Kate FosterKate Foster – Slushie -Kate is a freelance editor and proofreader, writer of middle grade fiction and reader of all things dark and disturbing. Her first novel, Winell Road, is set for release later this year with Jet Black Publishing. Originally from the UK, she now lives on the gold Coast in Australia with her husband, three sons and pet spoodle.  (we’ll claim her as an Aussie!)

You’ll find Kate on Twitter here:

Sharon Bayliss picSharon Bayliss – Mentor

Twitter: & Blog

Author extraordinaire with Curiosity Quills, (yes I’m a super-fan of her December People Series), Sharon lives in Texas with her hubby & gorgeous children where, between chasing after her boys, she  tweets, writes & helps other authors too.

Sharon B’s Slushies: 

Katy Katy Upperman – Slushie Writer of YA & represented by Victoria Marini of Gelfman Schneider Literary Agency, Katy describes herself as a wife, mama,avid reader and country music fanatic who likes baking, cheap beer, long runs, Jelly Bellies, sunshine, social media, and yoga. You’ll find Katy on Twitter here: 

Jessika FleckJessika Fleck – Slushie – represented by Jamie Bodnar Drowley at Inklings Literary, Jessika is a lover of art and booksbut it wasn’t until she put the two together that Jessika discovered the magic of storytelling. Jessika lives in quaint, small town Vermont with her sweet family, growing collection of vintage typewriters, and bevy of characters who often keep her up at night. You’ll find Jessika on Twitter here: 

Stacey Nash picStacey Nash – Mentor

Twitter: Blog:

Author of YA & NA (HarperCollins), and fellow Aussie, Stacey is also part of the blogging team at AussieOwnedAndRead. When not writing, Tweeting or Facebook- ing, she can be found spending time with her family.

Stacey’s Slushies:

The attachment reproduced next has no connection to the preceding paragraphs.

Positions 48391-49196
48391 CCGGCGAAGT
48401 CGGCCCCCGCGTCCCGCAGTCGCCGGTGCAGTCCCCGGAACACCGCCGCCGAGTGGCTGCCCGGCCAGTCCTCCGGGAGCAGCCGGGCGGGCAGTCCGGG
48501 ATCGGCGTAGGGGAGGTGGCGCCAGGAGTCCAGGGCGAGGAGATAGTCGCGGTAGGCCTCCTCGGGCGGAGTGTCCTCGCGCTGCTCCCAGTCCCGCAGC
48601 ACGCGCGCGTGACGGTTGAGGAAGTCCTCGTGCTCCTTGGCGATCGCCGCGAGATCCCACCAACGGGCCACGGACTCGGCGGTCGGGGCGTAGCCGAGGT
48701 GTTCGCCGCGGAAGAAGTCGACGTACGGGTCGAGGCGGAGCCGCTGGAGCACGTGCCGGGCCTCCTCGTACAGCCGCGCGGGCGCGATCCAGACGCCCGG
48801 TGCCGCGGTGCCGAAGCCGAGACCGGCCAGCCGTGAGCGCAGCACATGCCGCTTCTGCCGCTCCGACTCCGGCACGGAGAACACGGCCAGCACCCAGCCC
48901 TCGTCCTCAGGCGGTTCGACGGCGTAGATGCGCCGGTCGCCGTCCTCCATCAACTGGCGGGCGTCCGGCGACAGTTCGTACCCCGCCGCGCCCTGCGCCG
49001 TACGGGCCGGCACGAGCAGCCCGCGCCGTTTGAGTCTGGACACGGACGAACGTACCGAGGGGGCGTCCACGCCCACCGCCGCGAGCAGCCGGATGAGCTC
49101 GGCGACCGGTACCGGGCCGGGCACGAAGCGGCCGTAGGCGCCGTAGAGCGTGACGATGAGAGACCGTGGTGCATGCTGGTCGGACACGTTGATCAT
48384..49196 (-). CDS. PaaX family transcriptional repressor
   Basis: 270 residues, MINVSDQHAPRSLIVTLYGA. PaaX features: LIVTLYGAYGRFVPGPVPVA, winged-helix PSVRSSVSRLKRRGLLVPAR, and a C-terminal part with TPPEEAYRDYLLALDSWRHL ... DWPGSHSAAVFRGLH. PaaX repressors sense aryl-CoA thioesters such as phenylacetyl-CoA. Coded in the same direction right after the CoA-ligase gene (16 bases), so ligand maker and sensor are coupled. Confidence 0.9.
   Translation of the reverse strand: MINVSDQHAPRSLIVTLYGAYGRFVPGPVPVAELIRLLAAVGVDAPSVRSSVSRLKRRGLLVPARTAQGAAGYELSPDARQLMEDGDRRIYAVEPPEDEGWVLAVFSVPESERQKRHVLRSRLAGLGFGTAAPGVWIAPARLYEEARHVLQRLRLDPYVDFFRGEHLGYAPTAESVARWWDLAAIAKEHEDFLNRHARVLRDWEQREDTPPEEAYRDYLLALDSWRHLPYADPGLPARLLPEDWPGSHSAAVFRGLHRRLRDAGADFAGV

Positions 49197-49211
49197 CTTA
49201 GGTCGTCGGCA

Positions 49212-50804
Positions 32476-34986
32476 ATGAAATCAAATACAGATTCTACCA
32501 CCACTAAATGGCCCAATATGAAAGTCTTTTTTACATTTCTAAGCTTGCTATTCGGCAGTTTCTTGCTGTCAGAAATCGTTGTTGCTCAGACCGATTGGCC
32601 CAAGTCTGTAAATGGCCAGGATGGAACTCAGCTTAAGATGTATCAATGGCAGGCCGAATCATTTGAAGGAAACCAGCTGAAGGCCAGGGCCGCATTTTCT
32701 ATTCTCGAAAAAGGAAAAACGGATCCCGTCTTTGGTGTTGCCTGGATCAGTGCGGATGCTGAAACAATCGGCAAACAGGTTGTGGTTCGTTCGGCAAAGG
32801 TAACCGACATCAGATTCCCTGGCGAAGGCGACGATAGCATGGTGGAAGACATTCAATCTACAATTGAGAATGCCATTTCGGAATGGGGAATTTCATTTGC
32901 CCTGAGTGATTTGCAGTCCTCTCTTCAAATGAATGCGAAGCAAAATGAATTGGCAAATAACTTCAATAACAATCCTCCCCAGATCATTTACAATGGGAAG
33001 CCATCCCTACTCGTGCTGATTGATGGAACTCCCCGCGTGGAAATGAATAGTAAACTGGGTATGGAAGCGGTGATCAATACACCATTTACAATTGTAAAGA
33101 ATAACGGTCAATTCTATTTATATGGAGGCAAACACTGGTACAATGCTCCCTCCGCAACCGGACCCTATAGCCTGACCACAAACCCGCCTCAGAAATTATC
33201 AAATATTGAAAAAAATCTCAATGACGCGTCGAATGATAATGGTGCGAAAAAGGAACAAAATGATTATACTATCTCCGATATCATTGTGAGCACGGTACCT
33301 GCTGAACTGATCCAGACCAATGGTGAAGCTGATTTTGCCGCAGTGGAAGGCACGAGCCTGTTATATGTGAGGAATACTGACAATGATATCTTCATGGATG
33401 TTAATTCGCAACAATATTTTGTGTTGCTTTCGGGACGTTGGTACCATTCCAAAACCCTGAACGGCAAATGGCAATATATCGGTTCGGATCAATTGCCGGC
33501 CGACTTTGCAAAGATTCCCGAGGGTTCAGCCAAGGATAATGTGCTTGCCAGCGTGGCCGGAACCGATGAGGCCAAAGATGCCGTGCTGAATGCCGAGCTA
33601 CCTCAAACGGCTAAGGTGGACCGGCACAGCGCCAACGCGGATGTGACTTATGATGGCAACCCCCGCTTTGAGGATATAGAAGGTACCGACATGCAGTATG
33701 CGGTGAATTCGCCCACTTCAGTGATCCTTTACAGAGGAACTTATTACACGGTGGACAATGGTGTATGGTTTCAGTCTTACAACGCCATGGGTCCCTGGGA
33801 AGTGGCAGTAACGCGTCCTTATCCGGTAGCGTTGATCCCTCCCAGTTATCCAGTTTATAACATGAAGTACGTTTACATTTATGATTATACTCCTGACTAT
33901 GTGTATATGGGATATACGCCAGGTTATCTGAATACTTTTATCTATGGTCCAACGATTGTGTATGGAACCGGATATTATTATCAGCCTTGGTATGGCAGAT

Kathy PalmKathy Palm – Slushie – Magic-wielding, TARDIS-traveling, stay-at-home mom, and YA fantasy/horror writer Kathy recently signed with REUTS Publications, her debut DOORS to be released in winter of 2016. She loves chocolate and all the weird, creepy, and fantastical words. You’ll find Kathy on Twitter here: 

LivLiv Rancourt – Slushie – Liv writes romance: m/f, m/m, and v/h, where the h is for human and the v is for vampire…or sometimes demon. She writes funny, not angst. When not writing Liv takes care of tiny premature babies or teenagers, depending on whether I’m at home or at work. She describes her husband is a soul of patience and her dog as the cutest thing evah(!) You’ll find Liv on Twitter here: 

sharon jSharon Johnston – Mentor

Twitter: & Blog:

Another fellow Aussie, and talented writer, like Stacey, Sharon is also part of the AussieOwnedAndRead blogging team. She is also involved with several other #PitchComps, hence why wenicknamed her #ThePitchWhisperer

Sharon J’s Slushies: 

E.L WickerE.L Wicker – Slushie  – E.L is, in her own words “mildly (massively) obsessed with new Adult” (another reason I like her!). If she’s not reading it, she’s writing it. Among her favourite pastimes is hunting out new books by sparkly new authors. Author of the Bearwood series and blog assistant to Sharon Johnston (& now Slushie too), Emma is a lover of the contraction, a hater of the ‘off of’ & like the rest of us, a writer doing her thing. You’ll find E.L on Twitter here:  

JC NelsonJC Nelson – Slushie –  J.C is a born Texan living in the Pacific Northwest. Software developer by day and by night, an author and herder of Children and chickens. J.C.  writes Urban Fantasy blended with fairy tales, such as the Grimm Agency series. You can find J.C. on twitter here: